Parents have been warned against using allergy tests for their children bought online or on the high street because they are not scientifically valid.
Experts from the National Institute for Health and Clinical Excellence (NICE) said that parents should take their children to a GP if they are concerned about food allergies rather than spending money on often unreliable private tests.
The watchdog has drawn up new guidelines designed to make the process of diagnosing food allergies in children faster. It said that parents who buy private tests, many of which have no scientific basis, run the risk of unnecessarily restricting their child's diet, which could lead to them being undernourished.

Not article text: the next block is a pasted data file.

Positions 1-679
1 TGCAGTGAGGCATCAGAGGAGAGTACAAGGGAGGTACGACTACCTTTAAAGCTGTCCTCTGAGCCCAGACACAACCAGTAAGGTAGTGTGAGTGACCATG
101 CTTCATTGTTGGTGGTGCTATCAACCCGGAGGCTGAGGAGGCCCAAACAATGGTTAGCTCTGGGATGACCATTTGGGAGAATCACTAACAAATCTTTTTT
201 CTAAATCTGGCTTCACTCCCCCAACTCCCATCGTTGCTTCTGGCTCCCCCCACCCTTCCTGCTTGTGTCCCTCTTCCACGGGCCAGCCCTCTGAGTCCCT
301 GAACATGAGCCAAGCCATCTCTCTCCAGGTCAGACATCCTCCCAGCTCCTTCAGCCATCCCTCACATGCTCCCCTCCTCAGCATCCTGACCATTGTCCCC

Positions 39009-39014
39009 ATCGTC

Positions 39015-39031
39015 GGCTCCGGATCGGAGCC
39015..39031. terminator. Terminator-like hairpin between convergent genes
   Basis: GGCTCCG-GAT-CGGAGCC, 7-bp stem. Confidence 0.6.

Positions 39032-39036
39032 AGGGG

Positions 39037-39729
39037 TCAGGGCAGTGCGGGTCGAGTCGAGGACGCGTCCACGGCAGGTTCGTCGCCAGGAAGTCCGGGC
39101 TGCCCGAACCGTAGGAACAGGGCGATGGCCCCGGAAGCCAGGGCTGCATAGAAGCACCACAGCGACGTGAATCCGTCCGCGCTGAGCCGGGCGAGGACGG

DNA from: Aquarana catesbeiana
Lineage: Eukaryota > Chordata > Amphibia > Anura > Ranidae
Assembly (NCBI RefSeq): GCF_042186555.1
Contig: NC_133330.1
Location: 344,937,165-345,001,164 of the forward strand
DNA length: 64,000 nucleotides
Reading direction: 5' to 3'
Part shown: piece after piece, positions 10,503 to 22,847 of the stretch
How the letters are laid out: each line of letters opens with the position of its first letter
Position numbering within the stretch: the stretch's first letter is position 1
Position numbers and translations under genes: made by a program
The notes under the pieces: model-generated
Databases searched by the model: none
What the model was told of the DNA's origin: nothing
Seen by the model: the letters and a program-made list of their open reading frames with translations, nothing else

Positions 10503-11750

Dr Adam Fox, a consultant in paediatric allergy at Guy's and St Thomas' Hospital in London, helped set out the new guidelines.
He said that the "skin prick" test used by the NHS for years is "absolutely scientifically validated".
But he said parents could get confused by the IgE blood test used on the NHS and some IgG food intolerance tests available commercially and often classed as alternative or complementary tests.
IgG could not be validated scientifically, Dr Fox said, adding that home testing kits, where the results are posted back to the company, should be avoided.
"You can't diagnose a child without seeing them," he said.
The guideline, aimed at those in primary care working with children and young people with suspected food allergy, says parents who opt for private allergy tests should ensure they are seeing a reputable, trained specialist.